If you speak more than one language, how do you feel when you speak the languages that are not your primary one?
I’ve always been a proud Mandarin and English speaker, with native proficiency in both. I started off speaking Chinese as a child, then learned English when I immigrated before I turned 4. Around the age of 5, my grandmother came to visit and taught a Chinese class in our living room. When I was 8, my parents sent me to China for a year, where I attended school and was immersed in the culture and language. That helped my Mandarin a lot! I came back with stronger language skills and would return to China during summer breaks up until middle school. Meanwhile, I had been attending Chinese school since 4th grade or so.
In high school, all that dwindled as I focused on my classes, extracurriculars, and preparing for college. My junior year, I had moved from New York to California and could not find a suitable Chinese school in the area. My education in Mandarin was paused until I took a class in college. Since then, it’s been 10 years! Unbelievable. I only speak Chinese for a few hours a year now and I find myself more and more shy about it.
One of the things I was proudest of as a child was my near flawless accent. I sounded basically like a native Chinese person and did not have the accent that many of my peers had. But after years of dormancy, my language skills have been slipping. I’m perfectly fine to use Chinese when I’m in China, but in the states I often use English when Mandarin would have worked. A few days ago, I suddenly realized that this was totally silly. I’ve been trying to speak to myself in my head to practice. I didn’t want those speaking to me to judge any misuse of phrases or slight pronunciation variations I might have.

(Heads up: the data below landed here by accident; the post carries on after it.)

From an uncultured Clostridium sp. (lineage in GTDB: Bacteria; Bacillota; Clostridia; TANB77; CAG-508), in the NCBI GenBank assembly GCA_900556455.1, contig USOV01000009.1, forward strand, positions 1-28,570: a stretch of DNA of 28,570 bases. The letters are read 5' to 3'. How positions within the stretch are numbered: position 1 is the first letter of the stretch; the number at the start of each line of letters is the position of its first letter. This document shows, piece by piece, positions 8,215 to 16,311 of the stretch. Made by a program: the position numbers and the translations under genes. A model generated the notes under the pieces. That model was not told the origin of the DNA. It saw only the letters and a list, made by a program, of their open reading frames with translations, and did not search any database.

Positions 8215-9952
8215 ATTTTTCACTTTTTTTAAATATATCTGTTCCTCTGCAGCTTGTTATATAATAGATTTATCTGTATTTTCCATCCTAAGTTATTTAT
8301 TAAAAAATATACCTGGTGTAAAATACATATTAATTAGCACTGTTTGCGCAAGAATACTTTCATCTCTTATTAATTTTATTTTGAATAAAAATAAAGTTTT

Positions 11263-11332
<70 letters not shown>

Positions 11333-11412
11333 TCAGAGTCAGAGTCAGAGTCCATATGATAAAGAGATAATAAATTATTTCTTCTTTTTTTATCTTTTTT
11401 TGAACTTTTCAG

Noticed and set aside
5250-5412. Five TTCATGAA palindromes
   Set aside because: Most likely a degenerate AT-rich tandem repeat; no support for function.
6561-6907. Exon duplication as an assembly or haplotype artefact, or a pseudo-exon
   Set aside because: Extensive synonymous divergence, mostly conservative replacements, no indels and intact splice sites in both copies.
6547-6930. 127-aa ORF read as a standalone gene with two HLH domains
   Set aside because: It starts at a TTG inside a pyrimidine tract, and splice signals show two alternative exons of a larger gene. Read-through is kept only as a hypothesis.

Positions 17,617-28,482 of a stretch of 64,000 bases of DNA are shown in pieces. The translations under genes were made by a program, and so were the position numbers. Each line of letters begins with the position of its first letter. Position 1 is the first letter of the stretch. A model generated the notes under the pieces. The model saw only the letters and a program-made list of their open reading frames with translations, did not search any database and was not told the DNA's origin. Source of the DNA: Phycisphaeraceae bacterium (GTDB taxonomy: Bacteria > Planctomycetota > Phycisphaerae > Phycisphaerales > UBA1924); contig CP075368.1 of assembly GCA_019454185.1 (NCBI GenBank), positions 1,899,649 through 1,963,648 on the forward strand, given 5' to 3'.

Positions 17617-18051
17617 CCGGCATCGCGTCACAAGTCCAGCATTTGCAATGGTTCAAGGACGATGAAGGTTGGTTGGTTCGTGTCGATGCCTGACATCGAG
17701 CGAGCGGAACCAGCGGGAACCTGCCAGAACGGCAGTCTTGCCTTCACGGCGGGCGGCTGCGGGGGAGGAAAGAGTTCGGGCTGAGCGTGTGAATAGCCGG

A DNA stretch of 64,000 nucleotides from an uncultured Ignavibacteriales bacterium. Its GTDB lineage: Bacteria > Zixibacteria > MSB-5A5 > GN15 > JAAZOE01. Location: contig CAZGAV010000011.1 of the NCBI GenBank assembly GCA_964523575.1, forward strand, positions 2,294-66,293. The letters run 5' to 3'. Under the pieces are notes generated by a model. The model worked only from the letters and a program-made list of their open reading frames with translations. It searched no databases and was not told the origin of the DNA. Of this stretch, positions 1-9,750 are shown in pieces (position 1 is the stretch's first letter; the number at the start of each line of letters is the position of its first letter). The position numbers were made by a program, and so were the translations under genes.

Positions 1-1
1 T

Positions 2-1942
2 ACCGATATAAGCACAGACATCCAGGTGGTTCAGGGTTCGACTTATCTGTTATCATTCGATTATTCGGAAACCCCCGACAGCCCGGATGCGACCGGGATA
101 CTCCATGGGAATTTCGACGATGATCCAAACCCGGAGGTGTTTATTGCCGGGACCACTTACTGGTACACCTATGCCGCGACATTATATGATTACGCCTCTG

But you know what? It doesn’t matter. They don’t care if I’m fresh from China or born here. In fact, I’ve always found that Chinese people get really excited when they see that I can converse with them in the language they are more comfortable with. It doesn’t matter if I stumble over reading Chinese or if I use slang that give away some of my background. I hear plenty of people speaking English with poor grammar and strong accents, but the only way to get better is to keep going. I’m going to take the same eagerness to practice Chinese that I have when speaking to my mom and extend that to any others who understand me. Screw speaking “perfect” Mandarin! Pretty soon, I might speak far too little if I chase too high a standard.« Prev：Crunch time Three decades：Next »